5. “Emotional Intelligence: Why It Can Matter More Than IQ” by Daniel Goldman

Many books have been written on emotional intelligence since Daniel Goldman first popularized the term with this bestseller in 1995. But this classic arguably remains the best. Emotions can change the way our brains function and the way we make decisions, particularly under stress. Emotional intelligence depends on the ability to be self-aware and self-regulating, two must-have skills for entrepreneurs.

 

Amanda Nguyen, founder and CEO of Rise, a nonprofit that advocates for sexual assault survivors, believes that the book teaches valuable skills. Nguyen says, “Building a company involves treating employees as partners in building your dream. Learning who they are, what drives them, and what makes them happy will make for a better community and workplace culture.”

6. “The Hard Thing About Hard Things” by Ben Horowitz

Ben Horowitz is one of Silicon Valley’s most respected CEOs and the co-founder of Andreessen Horowitz. In this book, he writes about what it takes to be a successful entrepreneur. It’s his best advice on overcoming difficulties ranging from raising capital to managing money to handling board members. He also reveals how he almost lost everything and what it took to get his company back on track. Horowitz, a rap fanatic, uses lyrics from his favorite songs to describe important business lessons.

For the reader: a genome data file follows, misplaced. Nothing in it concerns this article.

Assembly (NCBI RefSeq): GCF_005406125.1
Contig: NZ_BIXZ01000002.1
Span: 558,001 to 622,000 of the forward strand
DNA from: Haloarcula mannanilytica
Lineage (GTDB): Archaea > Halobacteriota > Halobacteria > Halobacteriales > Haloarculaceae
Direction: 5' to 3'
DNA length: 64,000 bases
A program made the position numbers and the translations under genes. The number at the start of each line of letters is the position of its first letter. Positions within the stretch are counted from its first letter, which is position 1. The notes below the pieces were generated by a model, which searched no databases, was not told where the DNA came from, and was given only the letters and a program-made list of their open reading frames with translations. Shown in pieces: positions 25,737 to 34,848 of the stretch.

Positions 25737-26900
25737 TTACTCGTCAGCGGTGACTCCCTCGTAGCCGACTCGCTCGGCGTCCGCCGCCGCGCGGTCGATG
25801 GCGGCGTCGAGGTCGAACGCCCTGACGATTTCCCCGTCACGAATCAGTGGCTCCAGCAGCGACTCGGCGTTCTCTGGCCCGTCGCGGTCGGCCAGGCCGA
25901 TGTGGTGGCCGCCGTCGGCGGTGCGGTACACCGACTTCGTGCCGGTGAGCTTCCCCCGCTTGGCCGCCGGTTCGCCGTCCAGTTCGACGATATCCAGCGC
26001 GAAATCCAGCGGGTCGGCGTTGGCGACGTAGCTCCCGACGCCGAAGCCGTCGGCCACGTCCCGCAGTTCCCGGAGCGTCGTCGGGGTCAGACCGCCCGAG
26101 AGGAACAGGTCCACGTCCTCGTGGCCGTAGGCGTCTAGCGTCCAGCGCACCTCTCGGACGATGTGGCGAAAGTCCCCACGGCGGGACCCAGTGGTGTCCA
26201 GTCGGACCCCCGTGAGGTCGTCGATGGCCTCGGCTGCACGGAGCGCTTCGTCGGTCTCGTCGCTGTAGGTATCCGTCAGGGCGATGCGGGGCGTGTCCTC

Omer Molad, co-founder and CEO of the software development company Vervoe, says that the book has helped him through some rough times. “It’s the best book a first-time founder CEO, or really any CEO, can read. I continue to experience the exact things Ben describes and it helps me to remember that someone else was there and came out the other end.”

Fiction Recommendations

7. “Animal Farm” by George Orwell

 

The classic 1945 novel “Animal Farm” is an allegorical satire about Stalinist Russia. A group of barnyard animals rebels against their human masters to create a utopia where they are no longer slaves. But, unfortunately, the animals represent groups of people who eventually became enemies of one another. Although it is about a political environment, it has poignant lessons for businesses, as well.

 

Albert Lee, founder of Home Living Lab, sees the similarities with organizations. According to Lee, “The intent of leadership always starts off treating everyone equally, but this can change as a company grows and revenue increases… As a business leader, one must never lose sight of the vision of the company. Lead by example and uphold the fundamentals that the company was built on.”

8. “The Goal” by Eliyahu M. Goldratt